That probably makes no sense. Think of it this way: a lot of the value add for services as they are currently delivered involves some kind of intermediary performing a role – linking people up, checking things, making decisions about things. In many (not all, of course!) cases, these days activities such as these can be done by software, connected to the internet, that users and service providers can both access, whether through the phone in their pocket or the corporate laptop on their desk (or lap).
Here’s an example. It’s a somewhat trite one, and over simplified, but has the benefit of being comprehensible. To book a cab, traditionally, one phoned the cab company (where you got the number from is another story, but not an irrelevant one), where someone took details of you and your journey, and they then got in touch with the cab drivers to find who was free and nearby, and then they made their way towards you while you hang around waiting, and hoping. Oh, and you needed to go to the cashpoint so you could pay – and might not know how much til you reach your destination.
Now, in recent times, cab companies have done stuff to reduce some of the friction in this process by enabling online bookings, booking via an app, SMS notifications of likely arrival times, and so on. All these are examples of digital efficiency, not transformation. The service remains essentially the same, and the intermediaries retain their role.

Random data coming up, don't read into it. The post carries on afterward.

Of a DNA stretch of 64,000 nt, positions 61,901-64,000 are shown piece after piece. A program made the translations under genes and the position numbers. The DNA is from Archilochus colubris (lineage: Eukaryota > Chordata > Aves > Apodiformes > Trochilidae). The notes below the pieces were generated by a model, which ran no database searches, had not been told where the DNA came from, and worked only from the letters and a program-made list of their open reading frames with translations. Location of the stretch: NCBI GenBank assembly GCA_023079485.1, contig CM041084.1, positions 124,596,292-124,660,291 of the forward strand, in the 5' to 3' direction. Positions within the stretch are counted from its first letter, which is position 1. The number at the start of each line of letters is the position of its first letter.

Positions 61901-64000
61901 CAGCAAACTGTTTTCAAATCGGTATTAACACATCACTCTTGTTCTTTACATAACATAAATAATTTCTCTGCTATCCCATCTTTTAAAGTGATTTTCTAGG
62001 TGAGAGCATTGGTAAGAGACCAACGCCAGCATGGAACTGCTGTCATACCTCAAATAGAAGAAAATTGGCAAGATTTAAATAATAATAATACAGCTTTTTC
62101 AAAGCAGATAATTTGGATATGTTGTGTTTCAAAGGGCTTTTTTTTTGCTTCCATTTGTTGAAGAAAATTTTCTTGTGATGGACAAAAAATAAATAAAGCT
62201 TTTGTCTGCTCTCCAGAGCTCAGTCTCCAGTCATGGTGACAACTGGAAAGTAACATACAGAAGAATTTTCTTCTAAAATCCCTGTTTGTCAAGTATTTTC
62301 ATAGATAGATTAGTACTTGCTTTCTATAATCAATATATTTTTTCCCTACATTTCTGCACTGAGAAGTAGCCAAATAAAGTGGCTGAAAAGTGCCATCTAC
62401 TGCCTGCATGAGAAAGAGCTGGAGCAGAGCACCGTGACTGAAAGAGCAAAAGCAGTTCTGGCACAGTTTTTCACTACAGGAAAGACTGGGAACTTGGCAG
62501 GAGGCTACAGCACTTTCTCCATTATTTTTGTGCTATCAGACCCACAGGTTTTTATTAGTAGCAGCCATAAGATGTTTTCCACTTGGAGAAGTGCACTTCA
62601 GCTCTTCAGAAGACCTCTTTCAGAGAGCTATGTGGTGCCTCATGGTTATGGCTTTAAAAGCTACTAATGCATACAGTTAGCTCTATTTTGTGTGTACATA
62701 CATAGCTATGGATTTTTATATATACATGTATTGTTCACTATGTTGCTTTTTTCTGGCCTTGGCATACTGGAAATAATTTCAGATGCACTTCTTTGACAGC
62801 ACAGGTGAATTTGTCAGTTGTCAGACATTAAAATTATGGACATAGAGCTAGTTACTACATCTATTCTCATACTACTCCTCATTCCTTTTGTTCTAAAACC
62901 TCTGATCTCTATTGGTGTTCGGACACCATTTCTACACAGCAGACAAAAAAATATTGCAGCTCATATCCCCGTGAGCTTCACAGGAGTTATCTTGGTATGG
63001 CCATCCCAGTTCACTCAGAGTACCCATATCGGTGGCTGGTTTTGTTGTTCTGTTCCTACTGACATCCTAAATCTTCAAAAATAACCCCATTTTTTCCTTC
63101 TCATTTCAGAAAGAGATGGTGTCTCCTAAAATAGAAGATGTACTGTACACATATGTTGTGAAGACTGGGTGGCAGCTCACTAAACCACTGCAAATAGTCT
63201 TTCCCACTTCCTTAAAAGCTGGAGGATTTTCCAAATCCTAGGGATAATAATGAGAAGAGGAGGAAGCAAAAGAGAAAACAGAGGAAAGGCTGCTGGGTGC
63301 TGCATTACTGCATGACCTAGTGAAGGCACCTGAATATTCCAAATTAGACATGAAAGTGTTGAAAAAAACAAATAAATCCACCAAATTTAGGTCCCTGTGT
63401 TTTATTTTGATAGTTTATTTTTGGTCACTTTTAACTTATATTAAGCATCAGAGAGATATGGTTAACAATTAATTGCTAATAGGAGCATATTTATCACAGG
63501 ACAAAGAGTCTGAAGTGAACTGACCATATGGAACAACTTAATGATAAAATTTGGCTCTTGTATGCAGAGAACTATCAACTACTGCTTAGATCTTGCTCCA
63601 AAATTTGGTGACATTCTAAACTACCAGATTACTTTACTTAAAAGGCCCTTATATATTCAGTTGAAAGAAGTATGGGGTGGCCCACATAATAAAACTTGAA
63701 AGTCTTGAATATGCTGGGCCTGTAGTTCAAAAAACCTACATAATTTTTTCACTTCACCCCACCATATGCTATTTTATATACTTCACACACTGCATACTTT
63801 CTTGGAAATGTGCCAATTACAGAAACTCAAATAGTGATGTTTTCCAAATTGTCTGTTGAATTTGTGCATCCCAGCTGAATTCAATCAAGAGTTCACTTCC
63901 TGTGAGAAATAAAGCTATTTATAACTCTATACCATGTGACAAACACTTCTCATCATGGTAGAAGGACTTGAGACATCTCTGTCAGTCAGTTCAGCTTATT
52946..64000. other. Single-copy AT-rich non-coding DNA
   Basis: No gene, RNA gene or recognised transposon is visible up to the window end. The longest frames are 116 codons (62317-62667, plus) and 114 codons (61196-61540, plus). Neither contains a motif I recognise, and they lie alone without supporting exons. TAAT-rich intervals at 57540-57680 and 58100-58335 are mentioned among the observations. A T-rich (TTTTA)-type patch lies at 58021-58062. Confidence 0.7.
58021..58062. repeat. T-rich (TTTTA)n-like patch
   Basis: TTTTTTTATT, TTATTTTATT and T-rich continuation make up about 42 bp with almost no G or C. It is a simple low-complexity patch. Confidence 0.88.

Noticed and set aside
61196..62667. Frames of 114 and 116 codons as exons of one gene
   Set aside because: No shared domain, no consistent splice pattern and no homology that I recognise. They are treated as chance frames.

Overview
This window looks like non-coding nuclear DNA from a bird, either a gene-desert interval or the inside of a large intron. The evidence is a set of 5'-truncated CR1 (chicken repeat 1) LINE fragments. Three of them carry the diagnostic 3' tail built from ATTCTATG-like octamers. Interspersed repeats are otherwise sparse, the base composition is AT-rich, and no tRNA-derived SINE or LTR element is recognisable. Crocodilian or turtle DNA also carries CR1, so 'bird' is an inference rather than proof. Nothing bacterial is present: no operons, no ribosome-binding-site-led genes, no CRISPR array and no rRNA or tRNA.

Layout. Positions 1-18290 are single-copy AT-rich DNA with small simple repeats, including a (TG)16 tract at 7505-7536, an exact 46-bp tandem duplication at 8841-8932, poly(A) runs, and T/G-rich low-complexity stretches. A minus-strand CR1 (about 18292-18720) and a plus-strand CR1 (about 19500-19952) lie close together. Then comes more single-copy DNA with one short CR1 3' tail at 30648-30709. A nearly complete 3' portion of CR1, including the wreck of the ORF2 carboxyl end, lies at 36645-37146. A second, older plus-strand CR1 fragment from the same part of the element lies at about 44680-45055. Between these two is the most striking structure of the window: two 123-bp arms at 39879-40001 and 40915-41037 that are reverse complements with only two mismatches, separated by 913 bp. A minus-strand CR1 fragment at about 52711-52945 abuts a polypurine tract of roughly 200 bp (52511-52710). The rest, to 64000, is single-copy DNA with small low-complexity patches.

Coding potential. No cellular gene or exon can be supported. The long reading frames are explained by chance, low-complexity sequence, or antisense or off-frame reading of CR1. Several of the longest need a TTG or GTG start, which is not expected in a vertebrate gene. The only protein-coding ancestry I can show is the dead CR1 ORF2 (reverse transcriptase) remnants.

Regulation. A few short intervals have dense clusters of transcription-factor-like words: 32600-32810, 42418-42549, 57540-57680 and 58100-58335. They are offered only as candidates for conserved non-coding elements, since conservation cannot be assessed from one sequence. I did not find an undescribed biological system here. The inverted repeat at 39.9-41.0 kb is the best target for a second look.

Uber, however, disrupted this by starting from scratch, assuming that everyone (passengers and drivers) have phones with internet connections, apps and GPS. Users can now log the journey they want to make on their phone, and see themselves the drivers available to them, and choose the one they want based on a number of criteria (feedback ratings for the driver, the type of car they drive, how nearby they are etc). Users also know the prices, their payments are handled online with no cash changing hands, and they can track their driver’s progress as they make their way to them. Afterwards they can rate their driver and also receive feedback on how they conduct themselves.
In this way, Uber has removed a whole section of the value chain (the cab dispatcher role) in such a way that makes the whole process both more efficient and delivers a far better user experience, because it takes as a core assumption the fact that the internet and smartphones exist.
So to apply this to a public service, first map your value chain. Identify those areas where you are just providing an intermediary role, which could be replaced by an internet enabled service, that adds little value and just slows things down. Design those roles out of the process, then assemble the tech needed to deliver the new services.
Too often transformation processes skip the value chain mapping element. This leads to fundamental misunderstandings about what benefits services actually deliver to users, and thus miss huge opportunities to improve user experiences and reducing the cost of service delivery. As I have said before, there’s no shortcut around truly understanding the service you are meant to be delivering.